global interpreter lock
mwm at mired.org
Sun Aug 21 04:30:43 CEST 2005
Bryan Olson <fakeaddress at nowhere.org> writes:
> Mike Meyer wrote:
> > The real problem is that the concurrency models available in currently
> > popular languages are still at the "goto" stage of language
> > development. Better models exist, have existed for decades, and are
> > available in a variety of languages.
> That's not "the real problem"; it's a different and arguable
> problem. The GIL isn't even part of Python's threading model;
> it's part of the implementation.
Depends on what point you consider the problem.
> > It's not that these languages are for "thread-phobes", either. They
> > don't lose power any more than Python looses power by not having a
> > goto. They languages haven't taken off for reasons unrelated to the
> > threading model(*).
> > The rule I follow in choosing my tools is "Use the least complex tool
> > that will get the job done."
> Even if a more complex tool could do the job better?
In that case, the simpler model isn't necessarily getting the job
done. I purposely didn't refine the word "job" just so this would be
> Now I've gotten off-topic. Threads are winning, and the industry
> is going to multiple processors even for PC-class machines.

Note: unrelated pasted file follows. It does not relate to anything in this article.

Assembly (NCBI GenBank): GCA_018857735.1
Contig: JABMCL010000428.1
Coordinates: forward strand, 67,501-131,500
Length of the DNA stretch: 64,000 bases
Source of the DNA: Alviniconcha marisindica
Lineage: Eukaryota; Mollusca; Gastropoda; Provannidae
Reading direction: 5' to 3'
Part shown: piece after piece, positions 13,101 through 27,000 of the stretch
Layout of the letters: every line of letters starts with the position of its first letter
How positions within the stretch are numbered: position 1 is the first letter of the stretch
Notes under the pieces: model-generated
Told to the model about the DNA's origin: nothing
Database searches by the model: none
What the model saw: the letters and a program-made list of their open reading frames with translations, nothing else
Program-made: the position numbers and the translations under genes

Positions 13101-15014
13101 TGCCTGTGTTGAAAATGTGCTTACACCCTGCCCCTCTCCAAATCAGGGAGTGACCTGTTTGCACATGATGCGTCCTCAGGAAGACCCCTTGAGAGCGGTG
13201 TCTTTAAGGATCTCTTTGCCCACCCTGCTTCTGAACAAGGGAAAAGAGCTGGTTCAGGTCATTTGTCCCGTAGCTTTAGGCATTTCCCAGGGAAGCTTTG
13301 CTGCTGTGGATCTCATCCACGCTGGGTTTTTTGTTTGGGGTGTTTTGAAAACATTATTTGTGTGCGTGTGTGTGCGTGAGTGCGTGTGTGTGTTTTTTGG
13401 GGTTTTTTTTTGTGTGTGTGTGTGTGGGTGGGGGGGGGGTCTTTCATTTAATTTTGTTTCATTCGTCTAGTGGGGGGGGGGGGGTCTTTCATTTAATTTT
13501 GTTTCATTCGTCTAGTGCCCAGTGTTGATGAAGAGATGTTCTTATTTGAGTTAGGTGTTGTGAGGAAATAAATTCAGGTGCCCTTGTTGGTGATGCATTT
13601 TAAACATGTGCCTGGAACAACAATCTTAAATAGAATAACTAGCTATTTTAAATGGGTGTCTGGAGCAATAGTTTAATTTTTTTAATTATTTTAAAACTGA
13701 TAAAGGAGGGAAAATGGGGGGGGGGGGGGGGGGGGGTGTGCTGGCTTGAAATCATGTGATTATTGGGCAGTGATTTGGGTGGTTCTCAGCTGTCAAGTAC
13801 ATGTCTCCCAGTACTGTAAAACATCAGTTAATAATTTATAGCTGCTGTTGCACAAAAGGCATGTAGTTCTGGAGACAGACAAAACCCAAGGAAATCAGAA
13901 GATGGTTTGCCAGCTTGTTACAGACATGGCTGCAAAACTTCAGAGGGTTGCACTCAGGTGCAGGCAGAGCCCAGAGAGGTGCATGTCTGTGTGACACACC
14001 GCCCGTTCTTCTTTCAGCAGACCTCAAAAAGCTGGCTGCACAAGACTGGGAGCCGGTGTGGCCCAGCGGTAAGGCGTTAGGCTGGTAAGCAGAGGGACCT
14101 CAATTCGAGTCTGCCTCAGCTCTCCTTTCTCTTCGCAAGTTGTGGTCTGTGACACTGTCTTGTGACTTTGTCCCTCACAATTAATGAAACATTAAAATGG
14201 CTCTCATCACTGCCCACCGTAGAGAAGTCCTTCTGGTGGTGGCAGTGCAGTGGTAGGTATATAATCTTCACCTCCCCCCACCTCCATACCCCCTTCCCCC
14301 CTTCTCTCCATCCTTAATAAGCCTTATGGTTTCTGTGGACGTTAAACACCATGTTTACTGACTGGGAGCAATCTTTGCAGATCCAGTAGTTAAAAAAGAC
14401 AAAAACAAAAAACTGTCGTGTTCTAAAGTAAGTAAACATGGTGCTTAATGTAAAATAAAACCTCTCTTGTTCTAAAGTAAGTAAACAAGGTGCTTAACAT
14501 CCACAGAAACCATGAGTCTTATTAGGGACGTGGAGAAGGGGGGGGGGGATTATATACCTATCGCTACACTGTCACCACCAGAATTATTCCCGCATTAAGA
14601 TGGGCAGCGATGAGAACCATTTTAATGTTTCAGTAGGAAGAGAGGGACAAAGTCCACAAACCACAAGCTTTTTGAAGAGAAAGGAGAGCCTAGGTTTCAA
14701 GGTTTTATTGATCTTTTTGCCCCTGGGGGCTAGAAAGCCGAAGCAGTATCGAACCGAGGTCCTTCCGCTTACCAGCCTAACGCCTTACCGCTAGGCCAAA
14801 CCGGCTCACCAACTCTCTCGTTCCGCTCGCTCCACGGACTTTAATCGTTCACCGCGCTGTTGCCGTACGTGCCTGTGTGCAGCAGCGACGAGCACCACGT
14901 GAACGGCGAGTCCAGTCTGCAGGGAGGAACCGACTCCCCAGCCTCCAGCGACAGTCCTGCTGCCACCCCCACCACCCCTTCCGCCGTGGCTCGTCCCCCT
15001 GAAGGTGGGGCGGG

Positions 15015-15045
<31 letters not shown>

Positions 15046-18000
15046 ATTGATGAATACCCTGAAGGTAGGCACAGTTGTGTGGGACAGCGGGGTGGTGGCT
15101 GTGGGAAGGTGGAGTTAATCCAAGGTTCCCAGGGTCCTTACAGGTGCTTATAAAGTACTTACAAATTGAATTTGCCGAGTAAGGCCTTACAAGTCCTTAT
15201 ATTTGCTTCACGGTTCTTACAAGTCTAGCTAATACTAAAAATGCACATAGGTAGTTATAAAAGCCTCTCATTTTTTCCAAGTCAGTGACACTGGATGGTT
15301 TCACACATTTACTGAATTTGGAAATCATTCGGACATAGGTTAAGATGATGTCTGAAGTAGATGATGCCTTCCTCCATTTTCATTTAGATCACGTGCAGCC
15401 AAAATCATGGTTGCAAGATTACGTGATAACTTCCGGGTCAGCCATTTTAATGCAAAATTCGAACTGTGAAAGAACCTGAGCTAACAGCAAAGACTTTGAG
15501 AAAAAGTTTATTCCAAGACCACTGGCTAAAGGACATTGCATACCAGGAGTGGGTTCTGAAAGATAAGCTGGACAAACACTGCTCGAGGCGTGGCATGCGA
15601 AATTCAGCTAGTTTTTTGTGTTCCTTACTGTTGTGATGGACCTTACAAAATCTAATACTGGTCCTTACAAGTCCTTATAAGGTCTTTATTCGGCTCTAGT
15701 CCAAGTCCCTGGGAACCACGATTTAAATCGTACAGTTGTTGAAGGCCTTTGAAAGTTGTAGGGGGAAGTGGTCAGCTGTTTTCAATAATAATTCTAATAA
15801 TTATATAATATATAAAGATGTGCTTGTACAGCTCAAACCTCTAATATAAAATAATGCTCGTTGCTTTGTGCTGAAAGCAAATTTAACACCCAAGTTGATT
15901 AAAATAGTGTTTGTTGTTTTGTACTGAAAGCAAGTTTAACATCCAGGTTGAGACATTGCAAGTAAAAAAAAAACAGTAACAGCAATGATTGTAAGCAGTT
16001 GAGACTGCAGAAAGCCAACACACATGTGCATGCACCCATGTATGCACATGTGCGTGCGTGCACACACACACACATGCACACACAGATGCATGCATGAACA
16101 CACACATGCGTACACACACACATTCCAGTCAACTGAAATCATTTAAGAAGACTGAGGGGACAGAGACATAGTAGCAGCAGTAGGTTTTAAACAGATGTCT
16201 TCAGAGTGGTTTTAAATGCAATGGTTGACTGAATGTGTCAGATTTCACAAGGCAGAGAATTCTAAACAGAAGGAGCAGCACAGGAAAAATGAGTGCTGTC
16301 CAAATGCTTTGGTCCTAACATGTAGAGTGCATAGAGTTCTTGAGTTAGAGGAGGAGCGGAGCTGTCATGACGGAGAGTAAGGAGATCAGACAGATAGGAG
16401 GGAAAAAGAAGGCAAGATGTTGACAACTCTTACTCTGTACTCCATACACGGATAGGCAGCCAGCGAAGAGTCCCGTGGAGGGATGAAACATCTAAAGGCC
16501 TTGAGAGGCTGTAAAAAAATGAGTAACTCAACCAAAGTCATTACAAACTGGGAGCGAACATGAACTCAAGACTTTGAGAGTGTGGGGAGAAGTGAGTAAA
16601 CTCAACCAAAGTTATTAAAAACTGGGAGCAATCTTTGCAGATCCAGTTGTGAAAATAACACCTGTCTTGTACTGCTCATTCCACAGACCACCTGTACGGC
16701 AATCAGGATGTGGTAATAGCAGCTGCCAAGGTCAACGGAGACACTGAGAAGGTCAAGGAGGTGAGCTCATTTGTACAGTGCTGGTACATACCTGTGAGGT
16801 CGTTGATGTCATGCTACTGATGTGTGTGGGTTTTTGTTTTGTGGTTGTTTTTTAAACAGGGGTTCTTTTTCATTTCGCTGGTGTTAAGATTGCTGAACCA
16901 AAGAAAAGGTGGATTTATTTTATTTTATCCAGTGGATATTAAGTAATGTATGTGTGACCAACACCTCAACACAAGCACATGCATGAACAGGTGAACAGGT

> Might as well learn to use that power.
I own too many orphans to ever confuse popularity with technical
superiority. I've learned how to use threads, and done some
non-trivial thread proramming, and hope to never repeat that
experience. It was the second most difficult programming task I've
ever attempted(*). As I said above, the real problem isn't threads per
se, it's that the model for programming them in popular languages is
still primitive. So far, to achieve the non-repitition goal, I've used
async I/O, restricted my use of real threads in popular languages to
trivial cases, and started using servers so someone else gets tod eal
with these issues. If I ever find myself having to have non-trivial
threads again, I'll check the state of the threading models in other
languages, and make a serious push for implementing parts of the
program in a less popular language with a less primitive threading
*) The most difficult task was writing horizontal microcode, which
also had serious concurrency issues in the form of device settling
times. I dealt with that by inventing a programming model that hid
most of the timing details from the programmer. It occasionally lost a
cycle, but the people who used it after me were *very* happy with it
compared to the previous model.
Mike Meyer <mwm at mired.org> http://www.mired.org/home/mwm/
Independent WWW/Perforce/FreeBSD/Unix consultant, email for more information.
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